Jackson Township
Cambria County, Pennsylvania

Chapter 13

Annals of Jackson Township

Mrs. Betty Burkhart
Nanty Glo Journal

July 9, 1942


In 1708 on the banks of the river Eber in Schwarzenau, Germany, a little group met in the early dawn.  They were Pietists who had taken refuge in that town from persecution.  A difference of opinion concerning baptism had arisen and those whose opinions were the same agreed to "dwell together in the unity of faith," as a society.  The leader of this band was Alexander Mack who was asked to perform the ceremony of baptism, but not yet having received the service, another was asked to do so and the ceremony was performed solemnly and humbly, using the three-fold immersion for the first time in the history of the Protestant church.

Following this proceeding, the Taufers, or German Baptist church was organized. The new sect grew and prospered and later went to the lower Rhine and in 1719 the migration to America started.  They first settled in the neighborhood of Germantown, and from there scattered all over the United States.  In 1723 the formal organization of the church took place and it was then that Peter Becker led a group of believers to the bank of a little stream and again the sacred ceremony was performed. "German Baptist" was the official name of the group, but the name Tunkers or Dunkers, given in derision, was often used and the name stuck.  Today it is referred to as the Dunkard church.  In Jackson township we have now three churches direct offshoots of this first group.  At Mundy’s Corner we have the Progressive Brethren, at Vinco the Progressive Brethren, and at Singer Hill we have the newly-built and newly organized Grace Brethren Church, all of whose beliefs and practices remain much the same.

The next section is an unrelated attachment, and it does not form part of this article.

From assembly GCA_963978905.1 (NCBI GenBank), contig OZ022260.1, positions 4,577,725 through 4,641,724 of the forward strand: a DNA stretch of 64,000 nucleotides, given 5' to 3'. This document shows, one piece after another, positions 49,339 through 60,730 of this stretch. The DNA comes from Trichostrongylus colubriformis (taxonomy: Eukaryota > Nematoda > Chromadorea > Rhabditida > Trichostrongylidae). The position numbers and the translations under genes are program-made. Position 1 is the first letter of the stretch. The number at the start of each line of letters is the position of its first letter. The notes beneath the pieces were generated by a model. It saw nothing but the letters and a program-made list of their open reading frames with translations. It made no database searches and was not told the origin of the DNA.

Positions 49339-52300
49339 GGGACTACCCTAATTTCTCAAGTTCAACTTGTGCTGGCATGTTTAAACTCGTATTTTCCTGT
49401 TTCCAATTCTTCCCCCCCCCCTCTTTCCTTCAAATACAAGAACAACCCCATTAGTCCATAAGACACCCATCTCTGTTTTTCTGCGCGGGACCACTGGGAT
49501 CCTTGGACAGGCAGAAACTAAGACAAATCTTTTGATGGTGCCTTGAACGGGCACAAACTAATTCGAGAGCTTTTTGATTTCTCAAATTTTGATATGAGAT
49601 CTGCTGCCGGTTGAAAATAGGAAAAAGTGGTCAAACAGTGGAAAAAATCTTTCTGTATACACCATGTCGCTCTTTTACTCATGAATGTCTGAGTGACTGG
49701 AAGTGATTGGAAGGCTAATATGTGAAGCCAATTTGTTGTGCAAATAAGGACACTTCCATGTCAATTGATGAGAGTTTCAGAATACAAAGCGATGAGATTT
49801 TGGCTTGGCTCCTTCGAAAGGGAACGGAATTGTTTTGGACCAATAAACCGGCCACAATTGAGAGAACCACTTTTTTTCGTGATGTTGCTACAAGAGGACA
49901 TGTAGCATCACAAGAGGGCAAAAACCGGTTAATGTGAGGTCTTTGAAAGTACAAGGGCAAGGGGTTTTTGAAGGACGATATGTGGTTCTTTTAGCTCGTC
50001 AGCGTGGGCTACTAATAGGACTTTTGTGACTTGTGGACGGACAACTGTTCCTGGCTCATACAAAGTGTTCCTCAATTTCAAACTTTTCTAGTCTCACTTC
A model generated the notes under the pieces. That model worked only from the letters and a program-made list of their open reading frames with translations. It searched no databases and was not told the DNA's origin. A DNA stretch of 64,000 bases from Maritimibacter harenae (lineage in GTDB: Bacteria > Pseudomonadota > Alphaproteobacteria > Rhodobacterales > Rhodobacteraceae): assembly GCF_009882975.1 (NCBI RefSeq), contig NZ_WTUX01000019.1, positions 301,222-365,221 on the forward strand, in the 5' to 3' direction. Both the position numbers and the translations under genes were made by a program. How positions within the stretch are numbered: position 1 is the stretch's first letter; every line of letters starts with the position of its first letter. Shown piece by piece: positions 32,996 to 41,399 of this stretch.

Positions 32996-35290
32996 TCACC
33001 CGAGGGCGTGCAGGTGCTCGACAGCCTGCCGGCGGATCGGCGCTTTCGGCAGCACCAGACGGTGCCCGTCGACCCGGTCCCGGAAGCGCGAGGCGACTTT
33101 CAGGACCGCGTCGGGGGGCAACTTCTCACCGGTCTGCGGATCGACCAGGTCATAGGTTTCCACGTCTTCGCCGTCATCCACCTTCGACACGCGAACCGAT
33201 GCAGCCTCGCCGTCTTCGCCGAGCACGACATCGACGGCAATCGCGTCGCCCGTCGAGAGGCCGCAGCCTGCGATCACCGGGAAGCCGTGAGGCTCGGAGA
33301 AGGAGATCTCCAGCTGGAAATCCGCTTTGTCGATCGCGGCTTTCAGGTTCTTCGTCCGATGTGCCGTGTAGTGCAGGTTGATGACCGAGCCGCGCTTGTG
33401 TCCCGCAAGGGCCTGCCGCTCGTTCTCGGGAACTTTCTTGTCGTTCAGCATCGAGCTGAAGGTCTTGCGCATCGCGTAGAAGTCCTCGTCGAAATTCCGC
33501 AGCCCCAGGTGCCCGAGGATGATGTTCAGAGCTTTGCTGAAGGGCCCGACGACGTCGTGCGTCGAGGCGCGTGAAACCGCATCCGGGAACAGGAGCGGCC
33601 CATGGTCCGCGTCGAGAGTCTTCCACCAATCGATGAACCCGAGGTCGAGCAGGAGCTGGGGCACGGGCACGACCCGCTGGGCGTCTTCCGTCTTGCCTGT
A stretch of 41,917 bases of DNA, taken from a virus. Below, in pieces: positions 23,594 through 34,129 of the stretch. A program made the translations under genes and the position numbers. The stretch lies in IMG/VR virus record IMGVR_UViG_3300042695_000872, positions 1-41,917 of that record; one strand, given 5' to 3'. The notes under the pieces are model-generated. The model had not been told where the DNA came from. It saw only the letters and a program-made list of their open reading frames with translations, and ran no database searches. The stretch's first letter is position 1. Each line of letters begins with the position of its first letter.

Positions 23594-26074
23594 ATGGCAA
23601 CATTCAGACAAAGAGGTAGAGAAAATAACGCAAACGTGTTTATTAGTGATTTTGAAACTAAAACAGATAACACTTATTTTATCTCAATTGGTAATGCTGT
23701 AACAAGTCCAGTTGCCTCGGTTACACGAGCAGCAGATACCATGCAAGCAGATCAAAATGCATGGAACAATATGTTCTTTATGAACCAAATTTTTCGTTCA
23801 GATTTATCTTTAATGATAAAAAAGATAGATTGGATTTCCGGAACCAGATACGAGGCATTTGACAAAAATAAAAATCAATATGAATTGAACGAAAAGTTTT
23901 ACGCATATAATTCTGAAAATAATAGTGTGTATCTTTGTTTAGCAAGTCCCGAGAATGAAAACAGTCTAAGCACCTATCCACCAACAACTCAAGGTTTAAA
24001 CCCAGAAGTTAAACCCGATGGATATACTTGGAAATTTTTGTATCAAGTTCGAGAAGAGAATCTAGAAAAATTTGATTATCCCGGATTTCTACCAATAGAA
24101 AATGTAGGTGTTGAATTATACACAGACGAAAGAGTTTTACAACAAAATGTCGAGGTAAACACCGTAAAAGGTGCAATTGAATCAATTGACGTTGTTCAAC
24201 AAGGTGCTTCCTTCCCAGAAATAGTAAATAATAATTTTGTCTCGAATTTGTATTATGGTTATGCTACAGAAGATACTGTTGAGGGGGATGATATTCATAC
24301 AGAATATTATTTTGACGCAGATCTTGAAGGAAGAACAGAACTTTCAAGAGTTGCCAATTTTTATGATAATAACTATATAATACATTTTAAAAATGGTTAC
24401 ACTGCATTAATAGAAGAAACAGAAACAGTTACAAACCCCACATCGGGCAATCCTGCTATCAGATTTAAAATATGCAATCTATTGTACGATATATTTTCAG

The old Horner church, long since torn down, was also of the German Baptist denomination.  There were also the "Conservative Brethren” or “Church of the Brethren” who believed in plain dress and plain living although not in the strict sense that  the Old Order, or original group did, and do to this day.  The women of the Conservative group wore thin prayer caps while in the church, or otherwise kept their hair covered and wore no jewelry.

In June, 1843, John J. Horner and his wife deeded to Jacob Waters, Jacob Good and William Roberts "for the sum of six cents" a piece of land on a small tributary of the Hinkston Run in Conemaugh and Jackson townships.  It was a piece of ground near the old Web Brallier place, (now occupied by the Larkin family), and was at that time a large tract of ground surveyed originally for Elijah Adams on Feb. 10,1794.  Later it was deeded to John Barron "to whom same was patented" on Jan. 12,1795, and thus by deed it passed to Abraham Morrison, Esq., then in 1830 was deeded to John Horner.  This ground was "to be used in trust for the Congregation of the Brethren of Cambria county as a place of worship" with the reservation that "if the congregation should abandon same as place of worship then the land hereby granted to revert to Horner heirs."  But any buildings erected on the ground, meanwhile, would be the property of the congregation.

The building erected was a very large one, probable estimates being given as 100 by 50 feet.  It had a membership of 200 persons and people from surrounding communities attended services there.  Revival services or "protracted meetings" were held once or twice each year, as was the communion services, or "love feast."  This latter service was conducted in a slightly different manner than it is today, it literally being a feast. Soup, slices of various kinds of meat, pickles, bread and other food would be served.  The basement of the edifice had a large kitchen, pantry and dining room and often all day services were held on Sunday with plenty of food for any who might come.